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Ephesus, Parthian Monument

Ephesus (modern Selçuk): ancient Greek town in western Turkey, one of the largest and best excavated cities of the ancient world.

Hadrian adopts Marcus Aurelius

The Library of Celsus was destroyed by an earthquake in 262, and the façade became part of a fountain that was built from re-used reliefs that once had been a monument dedicated to the Roman victory over the Parthian Empire, achieved by the emperor Lucius Verus in 162-165. The originals are now in the Ephesos Museum in Vienna.

There are various reliefs. The first picture below presents the emperor in battle dress, posing like the war god Mars. Behind him, you can see the she-wolf of Rome, with Romulus and Remus. The head below (click on the picture) may be a river god, e.g. the Euphrates (which was important during Lucius Verus' campaign) or the Tiber (which is connected to Romulus and Remus).

The second photo below presents the emperor moving to the battlefield, shown in a chariot. Romans did not use war chariots, but this is a Homeric representation: the emperor was equal to the heroes of the Trojan War. The half-naked lady to the right (click on the photo) is the goddess Roma, the winged figure is Victoria. The combination of emperor + chariot + Roma + Victory is also known from the Arch of Titus in Rome.

Nex, a battle scene. Right of the center, a Roman general gives an order. To the left, a Roman soldier kills a Parthian. The commander is probably not the emperor, who was in the chariot; he may be Avidius Cassius, who sacked the Parthian capital Ctesiphon in 165, later fell into disgrace, and may have lost his head (on this relief) when an angry Ephesian attacked the monument. To the far left, a river god.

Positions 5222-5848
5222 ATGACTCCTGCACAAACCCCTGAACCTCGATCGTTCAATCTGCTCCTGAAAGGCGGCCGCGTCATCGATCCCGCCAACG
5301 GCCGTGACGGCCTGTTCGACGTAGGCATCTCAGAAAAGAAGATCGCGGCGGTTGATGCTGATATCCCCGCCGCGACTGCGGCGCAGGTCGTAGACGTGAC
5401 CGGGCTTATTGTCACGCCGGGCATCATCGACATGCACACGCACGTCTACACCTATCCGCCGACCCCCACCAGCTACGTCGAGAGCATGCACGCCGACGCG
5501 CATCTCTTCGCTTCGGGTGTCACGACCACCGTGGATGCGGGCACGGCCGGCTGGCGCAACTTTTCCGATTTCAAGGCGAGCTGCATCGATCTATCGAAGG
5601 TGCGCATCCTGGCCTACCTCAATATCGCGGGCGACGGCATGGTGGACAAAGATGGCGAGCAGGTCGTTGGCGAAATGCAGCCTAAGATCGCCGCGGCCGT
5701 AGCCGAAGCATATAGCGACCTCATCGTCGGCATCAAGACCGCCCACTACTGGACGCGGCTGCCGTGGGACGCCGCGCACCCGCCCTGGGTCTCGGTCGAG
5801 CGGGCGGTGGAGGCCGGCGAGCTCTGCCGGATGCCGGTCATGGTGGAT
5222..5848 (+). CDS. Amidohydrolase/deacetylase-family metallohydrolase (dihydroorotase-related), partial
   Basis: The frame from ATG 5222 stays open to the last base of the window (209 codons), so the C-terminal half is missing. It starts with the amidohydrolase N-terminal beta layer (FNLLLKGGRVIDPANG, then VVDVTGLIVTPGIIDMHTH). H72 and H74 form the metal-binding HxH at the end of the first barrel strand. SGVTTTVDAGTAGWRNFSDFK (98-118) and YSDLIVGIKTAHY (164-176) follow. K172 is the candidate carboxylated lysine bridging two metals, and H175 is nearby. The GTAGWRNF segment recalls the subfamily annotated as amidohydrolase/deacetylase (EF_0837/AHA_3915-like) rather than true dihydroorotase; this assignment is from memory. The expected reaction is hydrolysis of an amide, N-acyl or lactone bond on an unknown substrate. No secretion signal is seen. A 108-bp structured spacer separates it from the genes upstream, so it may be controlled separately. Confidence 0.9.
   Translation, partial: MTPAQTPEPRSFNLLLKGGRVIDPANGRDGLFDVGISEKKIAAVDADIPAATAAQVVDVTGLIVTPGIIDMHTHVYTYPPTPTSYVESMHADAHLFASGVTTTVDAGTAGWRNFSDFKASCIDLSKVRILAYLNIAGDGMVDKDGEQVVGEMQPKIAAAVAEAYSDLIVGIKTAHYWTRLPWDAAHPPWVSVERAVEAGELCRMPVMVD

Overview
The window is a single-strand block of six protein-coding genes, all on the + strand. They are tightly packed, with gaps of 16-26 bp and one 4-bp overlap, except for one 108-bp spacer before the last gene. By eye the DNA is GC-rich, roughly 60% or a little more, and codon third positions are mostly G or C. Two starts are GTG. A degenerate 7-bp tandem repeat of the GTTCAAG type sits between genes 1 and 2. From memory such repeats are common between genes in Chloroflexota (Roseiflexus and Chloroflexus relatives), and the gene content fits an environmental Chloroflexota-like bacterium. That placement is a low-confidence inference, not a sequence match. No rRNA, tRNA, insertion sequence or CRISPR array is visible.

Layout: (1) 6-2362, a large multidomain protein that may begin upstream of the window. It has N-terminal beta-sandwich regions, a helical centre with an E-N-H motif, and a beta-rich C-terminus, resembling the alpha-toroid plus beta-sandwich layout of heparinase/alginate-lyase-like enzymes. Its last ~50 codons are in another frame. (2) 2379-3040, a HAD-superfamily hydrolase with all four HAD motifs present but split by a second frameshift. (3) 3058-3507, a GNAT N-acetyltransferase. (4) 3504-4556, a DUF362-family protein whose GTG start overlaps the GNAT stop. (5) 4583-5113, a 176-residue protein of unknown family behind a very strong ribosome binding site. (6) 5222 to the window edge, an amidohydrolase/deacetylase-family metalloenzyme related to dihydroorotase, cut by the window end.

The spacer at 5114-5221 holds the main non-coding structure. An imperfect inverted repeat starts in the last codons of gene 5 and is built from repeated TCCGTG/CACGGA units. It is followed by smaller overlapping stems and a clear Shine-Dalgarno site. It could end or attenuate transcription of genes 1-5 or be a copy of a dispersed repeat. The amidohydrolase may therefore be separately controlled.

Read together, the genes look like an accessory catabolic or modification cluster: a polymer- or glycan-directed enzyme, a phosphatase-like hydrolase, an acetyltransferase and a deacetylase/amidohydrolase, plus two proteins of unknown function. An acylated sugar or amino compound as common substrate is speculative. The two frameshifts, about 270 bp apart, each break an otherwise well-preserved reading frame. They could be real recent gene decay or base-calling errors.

The photo abov may have been the central scene: an adoption. The emperor Hadrian (r.117-138) had had no son to succeed him and had adopted Antoninus Pius (r.138-161), who had no sons either, and was ordered to adopt Marcus Aurelius and Lucius Verus. This is represented on this relief. From left to right: Marcus, Hadrian, Lucius, Pius, and a sacrifice.

The monument also contained representations of the cities of Mesopotamia that had been conquered. The fourth photo below represents Harran, which was famous for its temple of Sin, the moon god, represented on the banner. No Roman can have seen this without feeling some delight, because Harran was the scene of the infamous defeat of the Roman commander Crassus, the triumvir. After the victories of Lucius Verus, the death of Crassus had finally been avenged.